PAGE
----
New York City Police Commissioner Bill Bratton whimsically held up a baggie filled with oregano to show what 25 grams (about an ounce) of herb looks like in announcing the new policy to stop making arrests for those found in possession of that much cannabis in public view. The policy is expected to curb the tens of thousands of arrests for low-level marijuana possession the NYPD makes each year — busts that disproportionately affect Black and Latino residents despite the fact that whites use the herb no less.
Despite New York State’s 1976 decriminalization law, the Big Apple has remained the marijuana arrest capital of the world — and arrests have actually increased since the supposedly progressive Mayor Bill de Blasio took office this year. Pot in public view is what is critical — allowing police to make arrests for what would otherwise be just a ticketable offense. But even under NYC’s new marijuana policy, possession in public view can still get you a summons and a $100 fine, and those smoking in public will still be subject to arrest.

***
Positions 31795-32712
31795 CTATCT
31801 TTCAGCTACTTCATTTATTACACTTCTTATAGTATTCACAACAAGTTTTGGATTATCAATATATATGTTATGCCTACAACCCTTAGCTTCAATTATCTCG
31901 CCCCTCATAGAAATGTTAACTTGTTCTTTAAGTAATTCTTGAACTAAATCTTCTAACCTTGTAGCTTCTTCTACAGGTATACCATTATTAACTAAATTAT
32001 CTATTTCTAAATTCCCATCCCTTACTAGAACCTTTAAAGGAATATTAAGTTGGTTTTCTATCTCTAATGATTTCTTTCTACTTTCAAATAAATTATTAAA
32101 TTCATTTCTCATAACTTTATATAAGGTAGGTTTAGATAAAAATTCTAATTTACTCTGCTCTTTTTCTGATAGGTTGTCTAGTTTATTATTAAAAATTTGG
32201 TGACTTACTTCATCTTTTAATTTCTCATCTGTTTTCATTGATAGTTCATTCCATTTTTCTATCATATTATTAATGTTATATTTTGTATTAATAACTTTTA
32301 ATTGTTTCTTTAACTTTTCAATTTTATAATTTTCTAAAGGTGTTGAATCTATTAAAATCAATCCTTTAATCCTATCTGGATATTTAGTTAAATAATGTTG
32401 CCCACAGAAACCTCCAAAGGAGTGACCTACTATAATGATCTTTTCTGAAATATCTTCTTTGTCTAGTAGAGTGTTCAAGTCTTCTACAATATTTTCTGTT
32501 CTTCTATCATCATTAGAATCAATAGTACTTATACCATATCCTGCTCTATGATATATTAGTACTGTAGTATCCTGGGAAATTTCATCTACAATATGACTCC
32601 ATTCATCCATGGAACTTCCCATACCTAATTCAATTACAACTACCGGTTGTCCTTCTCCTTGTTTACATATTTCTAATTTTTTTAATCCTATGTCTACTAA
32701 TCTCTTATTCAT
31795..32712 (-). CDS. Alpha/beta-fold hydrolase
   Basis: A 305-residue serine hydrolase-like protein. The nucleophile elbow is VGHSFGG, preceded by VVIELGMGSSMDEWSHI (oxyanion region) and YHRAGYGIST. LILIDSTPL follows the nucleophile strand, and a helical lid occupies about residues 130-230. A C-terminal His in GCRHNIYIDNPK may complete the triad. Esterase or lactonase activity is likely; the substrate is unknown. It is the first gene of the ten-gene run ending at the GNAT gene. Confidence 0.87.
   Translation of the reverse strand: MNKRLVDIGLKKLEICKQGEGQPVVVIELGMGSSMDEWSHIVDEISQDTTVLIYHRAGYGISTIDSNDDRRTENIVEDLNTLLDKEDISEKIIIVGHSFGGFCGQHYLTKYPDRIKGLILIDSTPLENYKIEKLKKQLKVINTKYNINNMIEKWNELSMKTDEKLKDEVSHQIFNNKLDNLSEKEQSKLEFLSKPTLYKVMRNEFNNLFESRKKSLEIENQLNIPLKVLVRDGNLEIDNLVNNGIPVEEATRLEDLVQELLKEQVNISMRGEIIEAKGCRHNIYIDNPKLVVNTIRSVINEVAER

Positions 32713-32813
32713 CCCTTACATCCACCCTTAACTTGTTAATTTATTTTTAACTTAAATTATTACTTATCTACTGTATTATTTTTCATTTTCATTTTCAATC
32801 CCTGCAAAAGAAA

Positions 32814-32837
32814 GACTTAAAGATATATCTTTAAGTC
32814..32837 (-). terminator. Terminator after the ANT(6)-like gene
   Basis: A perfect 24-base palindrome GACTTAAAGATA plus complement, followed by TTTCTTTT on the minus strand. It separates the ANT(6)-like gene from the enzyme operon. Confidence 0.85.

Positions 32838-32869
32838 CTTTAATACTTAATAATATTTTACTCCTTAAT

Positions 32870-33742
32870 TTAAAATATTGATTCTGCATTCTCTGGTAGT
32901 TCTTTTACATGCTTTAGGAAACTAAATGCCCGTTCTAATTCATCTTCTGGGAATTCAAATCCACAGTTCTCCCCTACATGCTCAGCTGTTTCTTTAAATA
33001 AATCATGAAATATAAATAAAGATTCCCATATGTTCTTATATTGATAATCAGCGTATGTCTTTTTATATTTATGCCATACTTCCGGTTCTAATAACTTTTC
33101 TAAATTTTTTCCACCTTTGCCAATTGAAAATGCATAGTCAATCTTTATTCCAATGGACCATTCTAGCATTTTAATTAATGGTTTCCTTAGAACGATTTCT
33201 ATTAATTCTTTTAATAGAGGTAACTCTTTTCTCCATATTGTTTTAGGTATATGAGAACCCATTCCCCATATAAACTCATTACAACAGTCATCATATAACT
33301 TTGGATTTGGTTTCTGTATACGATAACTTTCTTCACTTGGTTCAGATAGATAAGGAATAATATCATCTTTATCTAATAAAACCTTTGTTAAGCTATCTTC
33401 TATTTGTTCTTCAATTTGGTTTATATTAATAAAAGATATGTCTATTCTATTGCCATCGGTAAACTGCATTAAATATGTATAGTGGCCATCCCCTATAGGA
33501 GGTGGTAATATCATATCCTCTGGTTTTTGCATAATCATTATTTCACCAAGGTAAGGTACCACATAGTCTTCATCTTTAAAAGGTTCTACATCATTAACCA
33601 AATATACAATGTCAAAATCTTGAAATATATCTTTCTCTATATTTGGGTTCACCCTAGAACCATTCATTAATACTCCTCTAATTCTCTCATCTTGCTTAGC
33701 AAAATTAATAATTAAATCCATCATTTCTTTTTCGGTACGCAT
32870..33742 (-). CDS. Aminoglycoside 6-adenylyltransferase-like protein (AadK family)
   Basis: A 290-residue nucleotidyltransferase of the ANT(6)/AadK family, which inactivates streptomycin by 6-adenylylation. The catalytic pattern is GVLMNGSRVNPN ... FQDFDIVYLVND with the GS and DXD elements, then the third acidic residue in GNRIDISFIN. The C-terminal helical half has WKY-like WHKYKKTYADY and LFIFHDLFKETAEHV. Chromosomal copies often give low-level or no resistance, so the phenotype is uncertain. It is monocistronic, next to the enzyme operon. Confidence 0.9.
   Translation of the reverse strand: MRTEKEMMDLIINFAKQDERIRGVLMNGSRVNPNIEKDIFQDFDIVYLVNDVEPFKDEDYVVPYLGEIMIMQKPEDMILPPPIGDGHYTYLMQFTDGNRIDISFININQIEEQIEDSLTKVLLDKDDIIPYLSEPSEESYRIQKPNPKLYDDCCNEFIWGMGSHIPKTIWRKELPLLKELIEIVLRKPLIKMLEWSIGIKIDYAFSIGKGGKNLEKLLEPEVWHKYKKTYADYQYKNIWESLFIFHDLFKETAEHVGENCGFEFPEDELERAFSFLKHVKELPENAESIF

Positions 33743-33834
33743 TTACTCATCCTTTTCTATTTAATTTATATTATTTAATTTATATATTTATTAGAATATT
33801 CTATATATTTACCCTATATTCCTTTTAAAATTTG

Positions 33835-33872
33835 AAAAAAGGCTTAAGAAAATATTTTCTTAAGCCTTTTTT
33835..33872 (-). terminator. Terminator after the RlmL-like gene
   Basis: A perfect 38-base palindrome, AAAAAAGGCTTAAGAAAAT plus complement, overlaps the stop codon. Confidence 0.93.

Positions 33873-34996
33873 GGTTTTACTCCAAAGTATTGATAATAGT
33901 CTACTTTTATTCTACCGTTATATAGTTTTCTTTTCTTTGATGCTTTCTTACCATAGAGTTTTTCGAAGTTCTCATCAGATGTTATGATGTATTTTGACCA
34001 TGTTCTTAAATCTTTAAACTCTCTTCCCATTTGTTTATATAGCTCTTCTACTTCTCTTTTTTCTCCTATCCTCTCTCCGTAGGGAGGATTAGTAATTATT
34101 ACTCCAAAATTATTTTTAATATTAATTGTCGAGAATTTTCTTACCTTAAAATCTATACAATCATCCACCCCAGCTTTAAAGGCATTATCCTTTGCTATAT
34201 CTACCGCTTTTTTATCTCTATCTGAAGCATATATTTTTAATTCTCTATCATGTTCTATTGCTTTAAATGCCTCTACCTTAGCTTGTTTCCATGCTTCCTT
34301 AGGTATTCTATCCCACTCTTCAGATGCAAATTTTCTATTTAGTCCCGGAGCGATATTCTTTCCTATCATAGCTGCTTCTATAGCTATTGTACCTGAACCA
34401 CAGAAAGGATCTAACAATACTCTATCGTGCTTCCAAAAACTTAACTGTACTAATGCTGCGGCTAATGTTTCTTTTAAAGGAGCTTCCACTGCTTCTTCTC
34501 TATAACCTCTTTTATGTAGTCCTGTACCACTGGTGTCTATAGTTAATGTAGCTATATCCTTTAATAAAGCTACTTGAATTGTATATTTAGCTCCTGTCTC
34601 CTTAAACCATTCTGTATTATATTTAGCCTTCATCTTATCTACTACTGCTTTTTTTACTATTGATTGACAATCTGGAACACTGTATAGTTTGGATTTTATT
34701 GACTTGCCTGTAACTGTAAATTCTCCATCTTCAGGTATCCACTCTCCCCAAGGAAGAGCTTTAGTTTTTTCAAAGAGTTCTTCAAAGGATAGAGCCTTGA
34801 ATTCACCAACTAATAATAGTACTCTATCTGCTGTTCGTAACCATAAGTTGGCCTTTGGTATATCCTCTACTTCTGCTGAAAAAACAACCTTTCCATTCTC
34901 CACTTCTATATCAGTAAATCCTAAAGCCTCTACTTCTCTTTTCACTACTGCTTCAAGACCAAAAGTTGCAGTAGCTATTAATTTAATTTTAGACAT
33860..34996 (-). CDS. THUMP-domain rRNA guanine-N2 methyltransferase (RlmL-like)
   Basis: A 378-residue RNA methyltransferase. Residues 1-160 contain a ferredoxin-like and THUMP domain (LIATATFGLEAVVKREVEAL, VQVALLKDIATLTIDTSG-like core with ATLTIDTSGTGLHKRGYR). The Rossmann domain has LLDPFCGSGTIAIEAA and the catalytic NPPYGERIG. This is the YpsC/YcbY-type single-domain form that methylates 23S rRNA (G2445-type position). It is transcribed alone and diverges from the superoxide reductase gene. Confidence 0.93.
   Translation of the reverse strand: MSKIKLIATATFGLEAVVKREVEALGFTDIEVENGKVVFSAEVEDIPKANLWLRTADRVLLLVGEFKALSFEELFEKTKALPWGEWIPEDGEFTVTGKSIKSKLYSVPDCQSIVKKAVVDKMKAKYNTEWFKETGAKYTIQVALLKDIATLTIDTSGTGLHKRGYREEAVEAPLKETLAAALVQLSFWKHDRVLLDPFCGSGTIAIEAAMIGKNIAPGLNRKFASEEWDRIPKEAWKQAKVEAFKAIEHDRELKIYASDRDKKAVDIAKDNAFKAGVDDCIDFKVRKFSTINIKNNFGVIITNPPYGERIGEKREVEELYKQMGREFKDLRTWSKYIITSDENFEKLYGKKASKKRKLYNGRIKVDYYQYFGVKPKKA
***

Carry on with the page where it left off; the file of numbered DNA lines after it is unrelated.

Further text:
Donna Lieberman, executive director of the New York Civil Liberties Union (NYCLU), writes in an opinion in the Daily News that while the de Blasio administration is on the right track by ending low-level cannabis arrests, “New Yorkers need to know if the NYPD is finally ending its marijuana crusade or if it is simply shifting its tactics to mitigate the harm. A trip to summons court is way better than a night in jail, but it carries its own consequences, including mandatory court fees, fines, costly legal services and court appearances that require time away from work and school. Worse yet, a missed court appearance or failure to pay a fine means an arrest warrant.”
Lieberman also told local radio 1010 WINS that there is a potential downside to the new policy. Summonses rather than arrests could make it “hard to document the racial impact of a policy if you don’t have the data… We know that marijuana smoking and possession is really as much a white offense as it is by people of color. When somebody gets a summons, we don’t know the race of the person who is summoned.” Lieberman is calling for state legislation that would require such stats for those receiving a summons as well. “It’s really important that we get full transparency about who is being subjected to summonses,” she said.